The White River is an ever changing fishery, and this week we’re back to serious change, with up and down river level fluctuations of up to eight feet. That magnitude of change is hard to deal with as an angler, but deal with it we can, and deal with it we must. It’s possible to successfully make use of heavy sink tips and streamers, deep water bobber rigs, and delicate shallow water nymphing tactics all in a day’s work.
Bull Shoals Dam has essentially been releasing big water from dawn until noon, and then off the rest of the time. With this sort of schedule, wade fishing is an option at the Dam and State Park access points in the afternoon, and there has been some decent action on warm sunny afternoons when early season caddis and midges are hatching – not nearly the level of insect activity known to occur from late March to early May – but enough to get some fish actively feeding on insects. Caddis pupae imitations like Holy Grail, Pupae Delectae, and Caddistrophic Pupae are quite effective, and midges of course are a standard low water pattern – some hot patterns right now include DW’s Super Midge, Tube Midge, and Craven’s Poison Tung.
For boat anglers, think of the big water released from the dam as a massive sustained wave making its way down the river at about 5-6mph. The very front of the wave, where the water is just starting to rise, can be fished effectively with streamers (Sparkle Minnow, CJ’s Sluggo, Dally’s Twerking Minnow, Lafkas’ Super Cougar) or drifted with dead baitfish patterns (AR Beadhead, Meat Whistle, Crystal Bugger Jig). The fastest rising part of the wave is usually too full of debris and floating moss to fish effectively. The crest of the wave is more stable and clear of debris, and is best fished with weighted streamers (CJ’s Big Johnson, Dally’s BFH Twerking Minnow, Lafkas’ White River Deceiver, Schmidt’s Viking Midge, Galloup’s Sex Dungeon) or drifted deep and heavy with baitfish patterns (Jig Sparkle Yummy, Lunch Money), or Mega Worms. The rapidly falling part of the wave is rarely any good, as fish tend to clam up on rapidly falling water. It’s best to wait for the water to drain out and stabilize, and then adjust to small streamers or nymphing tactics.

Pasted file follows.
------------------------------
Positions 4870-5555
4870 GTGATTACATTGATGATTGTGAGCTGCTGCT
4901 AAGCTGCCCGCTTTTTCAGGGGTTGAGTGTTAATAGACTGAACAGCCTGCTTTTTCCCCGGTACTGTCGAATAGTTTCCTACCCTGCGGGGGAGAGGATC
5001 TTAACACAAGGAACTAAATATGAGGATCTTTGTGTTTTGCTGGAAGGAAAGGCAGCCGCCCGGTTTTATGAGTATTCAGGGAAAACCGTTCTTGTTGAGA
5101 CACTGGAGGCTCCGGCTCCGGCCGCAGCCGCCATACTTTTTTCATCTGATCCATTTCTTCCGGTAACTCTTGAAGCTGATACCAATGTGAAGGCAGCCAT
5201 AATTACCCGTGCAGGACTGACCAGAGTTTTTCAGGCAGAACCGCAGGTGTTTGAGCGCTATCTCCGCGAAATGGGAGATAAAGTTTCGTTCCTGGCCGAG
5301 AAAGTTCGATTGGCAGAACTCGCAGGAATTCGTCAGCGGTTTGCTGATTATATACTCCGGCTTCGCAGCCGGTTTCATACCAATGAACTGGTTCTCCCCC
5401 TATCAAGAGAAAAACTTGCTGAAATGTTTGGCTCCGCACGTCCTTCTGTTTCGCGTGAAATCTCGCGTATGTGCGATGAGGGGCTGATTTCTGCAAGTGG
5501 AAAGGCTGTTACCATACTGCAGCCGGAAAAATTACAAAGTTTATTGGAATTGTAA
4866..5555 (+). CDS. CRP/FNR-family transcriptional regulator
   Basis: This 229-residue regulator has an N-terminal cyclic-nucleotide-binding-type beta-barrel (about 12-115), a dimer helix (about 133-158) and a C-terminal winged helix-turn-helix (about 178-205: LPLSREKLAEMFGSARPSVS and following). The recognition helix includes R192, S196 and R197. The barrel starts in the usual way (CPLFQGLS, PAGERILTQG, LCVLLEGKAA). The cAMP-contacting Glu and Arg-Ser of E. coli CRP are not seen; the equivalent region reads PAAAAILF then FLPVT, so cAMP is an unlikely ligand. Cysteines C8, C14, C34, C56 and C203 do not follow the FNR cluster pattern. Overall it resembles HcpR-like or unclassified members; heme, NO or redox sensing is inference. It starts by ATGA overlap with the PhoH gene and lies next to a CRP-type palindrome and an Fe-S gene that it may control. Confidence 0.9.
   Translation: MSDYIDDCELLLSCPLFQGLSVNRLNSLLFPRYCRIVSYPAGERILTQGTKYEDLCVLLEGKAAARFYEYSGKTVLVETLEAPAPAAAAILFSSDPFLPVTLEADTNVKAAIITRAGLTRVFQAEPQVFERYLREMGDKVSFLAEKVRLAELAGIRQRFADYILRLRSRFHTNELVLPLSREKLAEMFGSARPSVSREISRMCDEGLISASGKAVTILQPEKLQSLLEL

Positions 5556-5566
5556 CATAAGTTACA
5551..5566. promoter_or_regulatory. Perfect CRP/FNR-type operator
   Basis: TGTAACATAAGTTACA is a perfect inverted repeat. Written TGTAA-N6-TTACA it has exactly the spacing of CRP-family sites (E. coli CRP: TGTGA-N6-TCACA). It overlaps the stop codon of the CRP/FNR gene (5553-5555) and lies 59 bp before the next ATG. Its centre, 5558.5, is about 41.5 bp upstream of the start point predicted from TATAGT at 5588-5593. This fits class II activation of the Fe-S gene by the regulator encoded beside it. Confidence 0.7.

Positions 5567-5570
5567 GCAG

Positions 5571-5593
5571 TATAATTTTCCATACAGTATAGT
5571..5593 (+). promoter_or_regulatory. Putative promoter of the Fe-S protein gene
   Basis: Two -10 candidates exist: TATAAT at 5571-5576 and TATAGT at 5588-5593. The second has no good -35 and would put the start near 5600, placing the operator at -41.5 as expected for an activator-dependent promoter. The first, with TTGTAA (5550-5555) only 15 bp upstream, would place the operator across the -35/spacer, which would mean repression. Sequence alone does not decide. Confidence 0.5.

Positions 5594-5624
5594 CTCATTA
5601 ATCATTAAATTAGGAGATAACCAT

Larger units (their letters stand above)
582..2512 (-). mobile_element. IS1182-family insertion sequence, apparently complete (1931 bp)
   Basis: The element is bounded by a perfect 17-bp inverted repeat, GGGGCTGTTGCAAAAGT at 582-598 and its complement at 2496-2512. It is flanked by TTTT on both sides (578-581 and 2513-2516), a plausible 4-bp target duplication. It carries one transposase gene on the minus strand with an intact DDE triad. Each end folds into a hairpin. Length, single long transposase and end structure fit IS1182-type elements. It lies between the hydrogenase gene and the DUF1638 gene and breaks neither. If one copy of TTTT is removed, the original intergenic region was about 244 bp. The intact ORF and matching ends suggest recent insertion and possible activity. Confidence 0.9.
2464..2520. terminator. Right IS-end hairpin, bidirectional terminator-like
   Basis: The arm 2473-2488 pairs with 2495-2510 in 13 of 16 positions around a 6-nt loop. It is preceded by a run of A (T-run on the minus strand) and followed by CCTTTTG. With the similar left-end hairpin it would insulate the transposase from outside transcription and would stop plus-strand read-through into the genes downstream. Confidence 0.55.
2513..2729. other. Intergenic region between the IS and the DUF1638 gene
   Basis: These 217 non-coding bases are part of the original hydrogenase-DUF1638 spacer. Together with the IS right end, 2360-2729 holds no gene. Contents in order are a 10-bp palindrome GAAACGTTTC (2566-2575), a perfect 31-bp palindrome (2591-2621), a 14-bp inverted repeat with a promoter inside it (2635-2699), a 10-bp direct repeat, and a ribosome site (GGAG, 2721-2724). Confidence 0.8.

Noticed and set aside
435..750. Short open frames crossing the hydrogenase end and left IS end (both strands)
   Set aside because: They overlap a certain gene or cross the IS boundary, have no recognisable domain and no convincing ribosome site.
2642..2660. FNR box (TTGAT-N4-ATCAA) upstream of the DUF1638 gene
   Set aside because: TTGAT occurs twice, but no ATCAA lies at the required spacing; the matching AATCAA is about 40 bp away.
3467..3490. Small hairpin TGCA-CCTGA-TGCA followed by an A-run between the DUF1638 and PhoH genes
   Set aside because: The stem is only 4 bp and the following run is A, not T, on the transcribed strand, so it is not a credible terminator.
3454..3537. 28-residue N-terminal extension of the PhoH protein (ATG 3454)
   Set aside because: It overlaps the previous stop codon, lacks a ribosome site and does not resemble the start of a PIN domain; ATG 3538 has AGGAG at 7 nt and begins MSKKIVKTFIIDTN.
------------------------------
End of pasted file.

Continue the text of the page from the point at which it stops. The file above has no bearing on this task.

Norfork has been running two units steady the past couple days, and fishing pretty well for feisty rainbows. Deep drifting baitfish patterns (Meat Whistle, Crystal Bugger Jig, AR Beadhead, Sparkle Minnow) or Mega Worms or Blobs have all been effective. Dally’s Tailwater Jig or DW’s Super Midge both make nice additions to an attractor pattern such as a worm or egg.
Weather forecast shows some clouds and light rain Friday, then beautiful sunshine and pleasant temperatures Saturday-Sunday. It’s likely that the water release schedule will change over the weekend, as it usually does. Low water with less dramatic morning releases or none at all would be a decent guess, but only a guess.